War of the Rebellion: Serial 007 Page 0233 Chapter XVII. CAPTURE OF FORT DONELSON, TENN.

Search Civil War Official Records

Numbers 34. Report of Colonel Morgan L. Smith, Eighth Missouri Infantry, commanding Fifth Brigade.


Fort Heiman, Ky., February 18, 1862.

SIR: I have the honor to report that on the 15th instant, in obedience to your order, I stormed the hill on which the enemy were posted with my brigade, consisting of the Eighth Missouri and Eleventh Indiana Regiments, and retook and held the ground lost by some of our forces in the morning. I was gallantly supported by Colonel Cruft's brigade. The hill was occupied by the First and Third Regiments of Mississippi Infantry, First Regiment Texas Infantry, Eighth Regiment Kentucky Infantry, and a battalion of Forrest Cavalry (Tennessee). The hill was covered at intervals with forest and dense underbrush. I deployed Company B, Eighth Missouri, Lieutenant Otis commanding, as skirmishers, to advance rapidly and draw their fire, and ascertain their position. I afterward deployed Company G, Captain Grier; Company H, Captain Swarthout; Company E, Captain Kirby, and Company A, Captain Johnson, with intervals of two paces, so that every advantage could be taken of trees for cover. In two instances their skirmishers and ours were occupying each side of the same tree for cover. It was here that the gallant Captain Swarthout, of Company H, fell. In his efforts to keep his men under cover he forgot himself, and received two rifle bullets, either of which would have killed him instantly. After about an hour's hard fighting, during which time we were advancing slowly, the enemy gave way. We pursued them for about a mile, to within 150 yards of their entrenchments, so closely that some of their arms were thrown away and 5 prisoners were taken, 3 by Company A and 2 by Company B, Eighth Missouri.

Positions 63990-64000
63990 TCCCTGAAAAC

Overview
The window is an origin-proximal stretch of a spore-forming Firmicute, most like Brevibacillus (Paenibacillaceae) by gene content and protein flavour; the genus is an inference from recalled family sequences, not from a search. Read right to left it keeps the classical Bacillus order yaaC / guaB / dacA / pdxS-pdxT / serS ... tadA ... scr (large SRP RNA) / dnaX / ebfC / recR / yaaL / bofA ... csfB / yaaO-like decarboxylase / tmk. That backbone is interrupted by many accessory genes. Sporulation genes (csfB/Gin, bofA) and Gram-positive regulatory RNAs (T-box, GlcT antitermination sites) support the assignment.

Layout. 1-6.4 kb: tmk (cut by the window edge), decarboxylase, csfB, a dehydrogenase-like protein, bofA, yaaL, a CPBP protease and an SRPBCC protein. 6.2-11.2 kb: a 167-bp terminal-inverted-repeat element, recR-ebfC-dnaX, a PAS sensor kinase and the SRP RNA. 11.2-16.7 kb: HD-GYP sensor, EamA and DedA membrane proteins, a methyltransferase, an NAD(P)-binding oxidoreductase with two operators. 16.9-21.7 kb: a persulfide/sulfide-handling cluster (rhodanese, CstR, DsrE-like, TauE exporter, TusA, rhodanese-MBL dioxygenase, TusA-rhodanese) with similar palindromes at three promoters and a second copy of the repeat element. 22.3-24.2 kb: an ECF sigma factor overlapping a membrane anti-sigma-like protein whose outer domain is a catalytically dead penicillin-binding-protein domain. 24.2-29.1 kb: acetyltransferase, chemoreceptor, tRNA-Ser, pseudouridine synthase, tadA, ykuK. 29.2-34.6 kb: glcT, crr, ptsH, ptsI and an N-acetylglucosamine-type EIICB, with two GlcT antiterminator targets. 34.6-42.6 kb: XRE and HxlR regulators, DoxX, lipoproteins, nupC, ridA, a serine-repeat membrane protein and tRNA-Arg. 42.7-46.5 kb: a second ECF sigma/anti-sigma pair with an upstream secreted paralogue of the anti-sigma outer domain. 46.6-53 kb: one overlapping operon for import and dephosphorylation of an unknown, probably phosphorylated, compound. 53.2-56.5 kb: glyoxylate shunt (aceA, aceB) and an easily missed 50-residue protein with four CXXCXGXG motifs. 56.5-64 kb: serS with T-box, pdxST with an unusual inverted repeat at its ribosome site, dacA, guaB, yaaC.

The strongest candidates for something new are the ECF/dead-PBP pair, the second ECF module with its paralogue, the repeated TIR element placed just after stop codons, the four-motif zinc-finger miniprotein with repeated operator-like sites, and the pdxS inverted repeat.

I then posted the grand guard between the battle ground of the morning and their entrenchments, with orders not to let them put any grand guard between their entrenchments and us, and had details from the Eleventh Indiana and Eighth Missouri carrying the wounded from the battle ground of the morning to the rear nearly all night. The wounded thus carried off were principally from the Eighth, Eleventh, and Twentieth Illinois Regiment. The small loss that my brigade sustained was owing to the admirable manner in which all orders were executed and the perfect confidence that existed between the officers and men, the officers all viewing with each other in accomplishing their object with the least possible loss of their brave men.

The gallant Eleventh Indiana would have gladly been in the lead, but kindly yielded to their brothers, the Eighth Missouri, with the understanding that it opens the ball on the next occasion, for which it is patiently waiting. Suffice it to say that it was in line with the five companies of the Eighth Missouri, not deployed, on the hill exactly at the right time.

Annexed please find report of killed, wounded, and missing;* also reports of Major McDonald and Colonel McGinnis of their regiments.

Very respectfully, your obedient servant,


Colonel Eighth Missouri Volunteers, Commanding Fifth Brigade.


Asst. Adjt. General, Third Division, Fort Henry, Tenn.


* See p. 169.